Following the 1860 discovery of gold at
what would become Pierce, Idaho, thousands
of miners rushed to the area. By 1865 Chinese miners were allowed in the
Pierce mining district. Once the Chinese were permitted, they were quick
Situated at the confluence of the Snake and Clearwater rivers, and
accessible to the Pacific Ocean via the Columbia River, Lewiston, Idaho,
became a point of destination for miners and mining supplies. As Idaho's
only seaport, Lewiston saw a boom in its economy and growth due to the
discovery of gold seventy-five miles northwest of its river location at
Pierce, Idaho. As was often the case with such 19th century discoveries
of gold, both Chinese miners and support personnel flocked to the area. Although the 1870 census showed only 71 within Lewiston's
boundaries, an additional 675 Chinese people were counted in nearby
mining areas. Almost all were men.
Most of the Chinese who came to Lewiston
during the late nineteenth century were from the Toishan
district of southern China's Guangdong Province, a rural area of the Chu
Jiang (Pearl River) delta. These immigrants brought their religion with
them and practiced it here until the latter part of the twentieth
century. Their religious belief system, a form of Taoism, combined
elements of Confucianism and Buddhism with traditional
folk practices and mythology.
known area temple was destroyed by fire in March 1875, only ten years after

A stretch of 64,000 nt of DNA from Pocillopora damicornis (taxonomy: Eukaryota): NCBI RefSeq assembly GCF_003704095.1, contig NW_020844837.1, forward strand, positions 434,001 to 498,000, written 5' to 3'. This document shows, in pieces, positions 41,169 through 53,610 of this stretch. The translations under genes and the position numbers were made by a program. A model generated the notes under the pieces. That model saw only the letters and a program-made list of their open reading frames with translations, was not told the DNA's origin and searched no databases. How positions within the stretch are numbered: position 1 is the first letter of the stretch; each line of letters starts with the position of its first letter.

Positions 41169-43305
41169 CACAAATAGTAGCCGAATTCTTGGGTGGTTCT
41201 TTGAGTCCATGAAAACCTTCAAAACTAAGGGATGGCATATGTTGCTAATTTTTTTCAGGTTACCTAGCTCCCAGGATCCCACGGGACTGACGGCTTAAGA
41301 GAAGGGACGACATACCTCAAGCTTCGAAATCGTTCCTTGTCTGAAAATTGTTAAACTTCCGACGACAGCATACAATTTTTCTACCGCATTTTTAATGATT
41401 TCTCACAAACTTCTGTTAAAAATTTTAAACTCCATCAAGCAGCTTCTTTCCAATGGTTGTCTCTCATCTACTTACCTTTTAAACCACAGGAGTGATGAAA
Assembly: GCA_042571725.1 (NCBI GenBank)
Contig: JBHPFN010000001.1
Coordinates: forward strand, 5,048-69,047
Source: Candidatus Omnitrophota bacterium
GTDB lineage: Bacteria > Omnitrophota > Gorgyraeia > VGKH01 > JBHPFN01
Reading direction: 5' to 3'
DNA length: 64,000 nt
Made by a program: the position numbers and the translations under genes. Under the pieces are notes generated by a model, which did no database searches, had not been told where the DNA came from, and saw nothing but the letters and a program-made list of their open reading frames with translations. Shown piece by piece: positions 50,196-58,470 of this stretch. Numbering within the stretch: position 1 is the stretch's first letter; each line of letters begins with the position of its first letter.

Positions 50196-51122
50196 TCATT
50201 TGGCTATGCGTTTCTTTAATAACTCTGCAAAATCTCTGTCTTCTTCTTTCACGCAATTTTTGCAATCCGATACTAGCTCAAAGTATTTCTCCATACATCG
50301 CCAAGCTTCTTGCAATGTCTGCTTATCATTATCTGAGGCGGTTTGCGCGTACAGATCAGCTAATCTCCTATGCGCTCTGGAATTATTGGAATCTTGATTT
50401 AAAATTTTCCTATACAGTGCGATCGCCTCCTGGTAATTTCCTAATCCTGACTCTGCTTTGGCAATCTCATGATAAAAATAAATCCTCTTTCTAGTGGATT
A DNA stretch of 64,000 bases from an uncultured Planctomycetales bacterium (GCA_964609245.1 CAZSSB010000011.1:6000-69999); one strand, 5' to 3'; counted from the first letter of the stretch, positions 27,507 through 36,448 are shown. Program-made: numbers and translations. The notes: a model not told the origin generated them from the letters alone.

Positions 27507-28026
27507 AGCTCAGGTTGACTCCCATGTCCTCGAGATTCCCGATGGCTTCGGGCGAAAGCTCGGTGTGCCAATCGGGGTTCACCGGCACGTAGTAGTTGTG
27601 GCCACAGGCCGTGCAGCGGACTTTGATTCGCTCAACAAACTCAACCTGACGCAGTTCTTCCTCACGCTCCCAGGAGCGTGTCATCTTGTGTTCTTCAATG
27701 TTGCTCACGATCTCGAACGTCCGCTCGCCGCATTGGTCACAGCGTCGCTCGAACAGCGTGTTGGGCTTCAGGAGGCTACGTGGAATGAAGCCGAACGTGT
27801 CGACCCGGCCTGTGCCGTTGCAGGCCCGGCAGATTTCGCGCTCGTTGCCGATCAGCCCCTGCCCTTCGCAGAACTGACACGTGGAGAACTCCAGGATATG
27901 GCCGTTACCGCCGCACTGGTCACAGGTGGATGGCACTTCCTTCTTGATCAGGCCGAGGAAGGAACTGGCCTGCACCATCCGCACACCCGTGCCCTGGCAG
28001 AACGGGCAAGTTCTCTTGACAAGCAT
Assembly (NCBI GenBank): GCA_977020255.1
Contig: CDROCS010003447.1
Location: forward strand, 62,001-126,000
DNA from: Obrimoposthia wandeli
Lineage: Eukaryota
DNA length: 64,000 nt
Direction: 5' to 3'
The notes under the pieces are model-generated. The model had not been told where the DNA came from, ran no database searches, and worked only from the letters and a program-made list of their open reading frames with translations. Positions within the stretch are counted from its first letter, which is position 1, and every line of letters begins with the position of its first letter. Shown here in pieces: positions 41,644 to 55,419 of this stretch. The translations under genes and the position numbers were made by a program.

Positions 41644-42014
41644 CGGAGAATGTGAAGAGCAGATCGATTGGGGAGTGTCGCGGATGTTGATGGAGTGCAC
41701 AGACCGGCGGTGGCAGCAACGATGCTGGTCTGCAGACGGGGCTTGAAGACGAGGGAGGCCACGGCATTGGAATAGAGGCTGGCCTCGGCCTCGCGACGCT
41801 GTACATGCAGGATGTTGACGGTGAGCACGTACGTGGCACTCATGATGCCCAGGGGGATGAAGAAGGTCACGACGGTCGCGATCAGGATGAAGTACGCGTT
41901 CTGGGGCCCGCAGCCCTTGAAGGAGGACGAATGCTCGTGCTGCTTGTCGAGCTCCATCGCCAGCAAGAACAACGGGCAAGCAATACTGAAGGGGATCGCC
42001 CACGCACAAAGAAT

the first Chinese arrived in Lewiston. Its successor was probably built
by mid-November of that year. About 1888 Lewiston's Chinese community
began to collect money to build a new temple, and in 1890 purchased
property on C Street in what is now Lewiston's historic downtown. The new temple remained there until 1959.
The Hip Sing Tong Exhibit
(Chinese Temple Exhibit)
In their homeland, the Chinese had a
long tradition of clan, district, and fraternal organizations. The vast
majority of such Chinese men's tongs, or associations, were law-abiding
bodies that existed
mainly to provide social interaction and benevolent services to their
As a secret society, there is much we do
not know about its organization and practices, though a 1948 newspaper
article and photograph give clues to many of the Hip Sing Tong's
furnishing, some of which are displayed in the exhibit.
Funding for the restoration,
conservation and installation of this exhibit was provided, in part, by
the Idaho Humanities Council, the Idaho Heritage Trust, the Lewis-Clark
Educational Assistance & Development Foundation, and the Idaho
Commission on the Arts.
Liet Sing Gung
Translation: "Palace of Many Gods"